“Berries from Bramble” is an annual project of the Addison Street Writer’s Circles group of writers based in (or around) Oakland. The following is an excerpt from “Berries from Bramble #11: The Pandemic Year.”
Last December, when we celebrated our tenth year together at a sumptuous pot-luck luncheon and read to each other our Berries entries for 2019, we could not have imagined the year that was about to commence.
In early February, we were excited to enter the Cal Alumni House for Kate’s
whiz-bang 90th birthday party, yet some of us noticed the flyer for a lecture on Covid-19 marked “Cancelled.”
As many of these pandemic-influenced writings show, some members suffered dread even then. Five weeks later, the university shut down.
At our last in-person meeting, my initial impulse to hug Anna, our hostess for the day. This was met by a quickly outstretched elbow, both a greeting and a warning.Was that the same meeting where I laughed uproariously (or was it hysterically?), reviewing my journals from the fall movie shoot, and disturbed the group during our writing time?
Soon, we saw the end of our collegial lunches following our writing sessions. We saw each other disappear physically. And we reconstituted ourselves in the Zoom Room. Varied in our adaptation to the technology, and with some members required to be in many Zoom meetings, we often found members leaving as soon as we finished our official time. We reluctantly cancelled our annual Retreat—in our most glamorous location yet. There was wear and tear on our nerves as we navigated the new technology, the isolation, and the larger unknowns.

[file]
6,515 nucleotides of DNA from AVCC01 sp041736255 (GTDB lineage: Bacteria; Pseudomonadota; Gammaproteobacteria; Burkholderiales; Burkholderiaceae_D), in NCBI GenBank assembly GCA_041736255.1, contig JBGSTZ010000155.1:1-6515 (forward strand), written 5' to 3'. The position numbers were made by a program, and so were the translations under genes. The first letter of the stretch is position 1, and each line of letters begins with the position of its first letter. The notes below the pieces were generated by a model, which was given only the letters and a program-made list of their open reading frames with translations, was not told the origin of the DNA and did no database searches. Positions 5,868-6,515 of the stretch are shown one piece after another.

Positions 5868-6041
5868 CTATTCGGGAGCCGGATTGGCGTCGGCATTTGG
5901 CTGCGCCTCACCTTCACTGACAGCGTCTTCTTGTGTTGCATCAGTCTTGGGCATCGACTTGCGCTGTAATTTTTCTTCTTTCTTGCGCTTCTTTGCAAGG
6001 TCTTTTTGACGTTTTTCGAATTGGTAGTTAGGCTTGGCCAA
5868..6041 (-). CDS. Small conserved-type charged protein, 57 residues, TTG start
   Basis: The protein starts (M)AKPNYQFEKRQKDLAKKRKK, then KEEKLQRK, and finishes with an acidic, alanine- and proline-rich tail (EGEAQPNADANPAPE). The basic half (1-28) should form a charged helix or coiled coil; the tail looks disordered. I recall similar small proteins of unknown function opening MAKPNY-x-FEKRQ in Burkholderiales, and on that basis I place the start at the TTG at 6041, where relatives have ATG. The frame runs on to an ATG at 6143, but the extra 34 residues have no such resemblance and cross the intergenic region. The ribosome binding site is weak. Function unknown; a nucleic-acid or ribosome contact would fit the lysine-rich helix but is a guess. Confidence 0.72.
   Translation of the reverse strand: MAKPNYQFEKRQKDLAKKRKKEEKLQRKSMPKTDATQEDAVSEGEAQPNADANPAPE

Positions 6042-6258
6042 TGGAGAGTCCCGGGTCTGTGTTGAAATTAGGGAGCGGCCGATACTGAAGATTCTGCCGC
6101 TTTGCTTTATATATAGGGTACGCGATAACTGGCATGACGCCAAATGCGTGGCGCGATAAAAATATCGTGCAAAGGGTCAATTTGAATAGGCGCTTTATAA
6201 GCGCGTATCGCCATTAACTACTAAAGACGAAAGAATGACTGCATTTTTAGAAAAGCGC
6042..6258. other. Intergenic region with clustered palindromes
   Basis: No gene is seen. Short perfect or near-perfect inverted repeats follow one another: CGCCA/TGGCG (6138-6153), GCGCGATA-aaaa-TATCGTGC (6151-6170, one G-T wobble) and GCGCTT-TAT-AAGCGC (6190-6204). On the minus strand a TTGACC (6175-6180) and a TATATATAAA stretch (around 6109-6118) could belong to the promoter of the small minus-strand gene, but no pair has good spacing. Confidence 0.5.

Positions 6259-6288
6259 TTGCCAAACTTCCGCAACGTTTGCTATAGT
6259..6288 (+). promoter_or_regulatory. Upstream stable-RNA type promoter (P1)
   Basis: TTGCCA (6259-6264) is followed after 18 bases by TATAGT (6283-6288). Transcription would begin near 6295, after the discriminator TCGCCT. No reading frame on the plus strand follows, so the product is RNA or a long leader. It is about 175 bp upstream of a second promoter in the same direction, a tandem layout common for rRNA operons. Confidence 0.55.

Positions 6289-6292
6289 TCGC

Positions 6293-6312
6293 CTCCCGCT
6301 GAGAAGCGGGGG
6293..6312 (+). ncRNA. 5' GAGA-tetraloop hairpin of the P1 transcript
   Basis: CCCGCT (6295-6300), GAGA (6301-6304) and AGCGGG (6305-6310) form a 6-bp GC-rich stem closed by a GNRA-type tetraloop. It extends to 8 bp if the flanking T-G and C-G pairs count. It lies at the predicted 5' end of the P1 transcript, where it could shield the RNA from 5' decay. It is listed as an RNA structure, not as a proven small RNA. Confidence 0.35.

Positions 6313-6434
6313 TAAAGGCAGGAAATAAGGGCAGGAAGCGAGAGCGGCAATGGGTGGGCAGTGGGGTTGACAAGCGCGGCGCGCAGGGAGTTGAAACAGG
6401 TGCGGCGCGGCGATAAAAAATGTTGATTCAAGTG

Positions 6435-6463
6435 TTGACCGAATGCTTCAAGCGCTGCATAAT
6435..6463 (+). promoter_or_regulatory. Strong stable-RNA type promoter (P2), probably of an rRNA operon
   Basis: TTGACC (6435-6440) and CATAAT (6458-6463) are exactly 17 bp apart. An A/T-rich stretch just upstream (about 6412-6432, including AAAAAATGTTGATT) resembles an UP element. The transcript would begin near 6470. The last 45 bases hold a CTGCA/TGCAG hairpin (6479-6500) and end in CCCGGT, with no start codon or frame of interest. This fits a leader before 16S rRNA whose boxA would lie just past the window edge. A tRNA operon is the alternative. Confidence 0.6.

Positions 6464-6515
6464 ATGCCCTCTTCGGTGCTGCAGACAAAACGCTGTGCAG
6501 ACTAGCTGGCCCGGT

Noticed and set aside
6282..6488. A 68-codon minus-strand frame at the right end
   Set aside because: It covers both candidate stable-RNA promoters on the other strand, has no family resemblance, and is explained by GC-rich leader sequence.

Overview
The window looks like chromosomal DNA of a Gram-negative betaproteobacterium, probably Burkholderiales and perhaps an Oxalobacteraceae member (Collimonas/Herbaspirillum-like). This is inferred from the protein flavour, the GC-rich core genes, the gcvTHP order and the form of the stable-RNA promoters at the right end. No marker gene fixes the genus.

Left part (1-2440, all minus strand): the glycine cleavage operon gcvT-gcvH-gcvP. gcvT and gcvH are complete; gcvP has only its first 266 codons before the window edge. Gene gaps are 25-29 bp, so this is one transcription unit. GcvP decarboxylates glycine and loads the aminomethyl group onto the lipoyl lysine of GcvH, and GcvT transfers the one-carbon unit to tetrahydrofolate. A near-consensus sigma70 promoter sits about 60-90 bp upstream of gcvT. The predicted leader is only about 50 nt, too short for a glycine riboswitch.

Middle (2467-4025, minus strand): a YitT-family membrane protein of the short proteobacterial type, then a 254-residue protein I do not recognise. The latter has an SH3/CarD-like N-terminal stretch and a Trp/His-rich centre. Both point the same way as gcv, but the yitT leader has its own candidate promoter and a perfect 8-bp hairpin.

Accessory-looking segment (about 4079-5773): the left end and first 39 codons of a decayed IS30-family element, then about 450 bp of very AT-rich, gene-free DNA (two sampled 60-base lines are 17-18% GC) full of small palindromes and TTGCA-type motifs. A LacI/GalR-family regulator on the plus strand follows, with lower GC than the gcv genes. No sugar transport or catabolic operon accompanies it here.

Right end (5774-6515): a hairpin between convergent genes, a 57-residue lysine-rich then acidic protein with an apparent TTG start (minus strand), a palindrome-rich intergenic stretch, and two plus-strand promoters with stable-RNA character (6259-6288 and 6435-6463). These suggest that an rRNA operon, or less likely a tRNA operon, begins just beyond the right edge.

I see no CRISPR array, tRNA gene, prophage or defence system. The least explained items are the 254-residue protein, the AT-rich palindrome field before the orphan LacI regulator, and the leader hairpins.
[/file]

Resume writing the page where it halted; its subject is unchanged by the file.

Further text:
The overwhelmingly inadequate response of the federal government created more anxiety, especially for those with underlying conditions, which being older, most of us have.
In the Spring, we celebrated the publication of Martina’s memoir, I’m Still Here, and attended her virtual reading events and interviews online.
As a group, we agreed we wanted to read and hear each other’s writing rather than read excerpts from others’ work, regardless of how excellent. We honed our editing skills, sent many emails with “Track Changes” attached to an individual’s pieceof-the-week. We streamlined our feed-back and commentary in our Zoom boxes to allow for more writing time.
Those who struggled with exceptional challenges made the effort to attend as much as possible. Our pre- and post-meeting gatherings became sources of support in a more vital way than before, though our hands were tied, our arms could not hug, we could not squeeze an arm or give special, directed looks.
We discovered many of us were having difficulty focusing on our writing. It was as if the noise of the pandemic broke our concentration. One technique that worked well was to return to old drafts and polish them up with the help of the group’s commentary. Another was to chronicle our days, as much of this Berries will attest. Martina’s “flash memoir” technique showed us this way to keep at writing without knowing where it would lead. We encouraged each other when we faltered, kept on despite losing our moorings.
For more, read the full issue.
Submitted by Maryly Snow on behalf of the Addison Street Writer’s Circle, Alameda County – Oakland.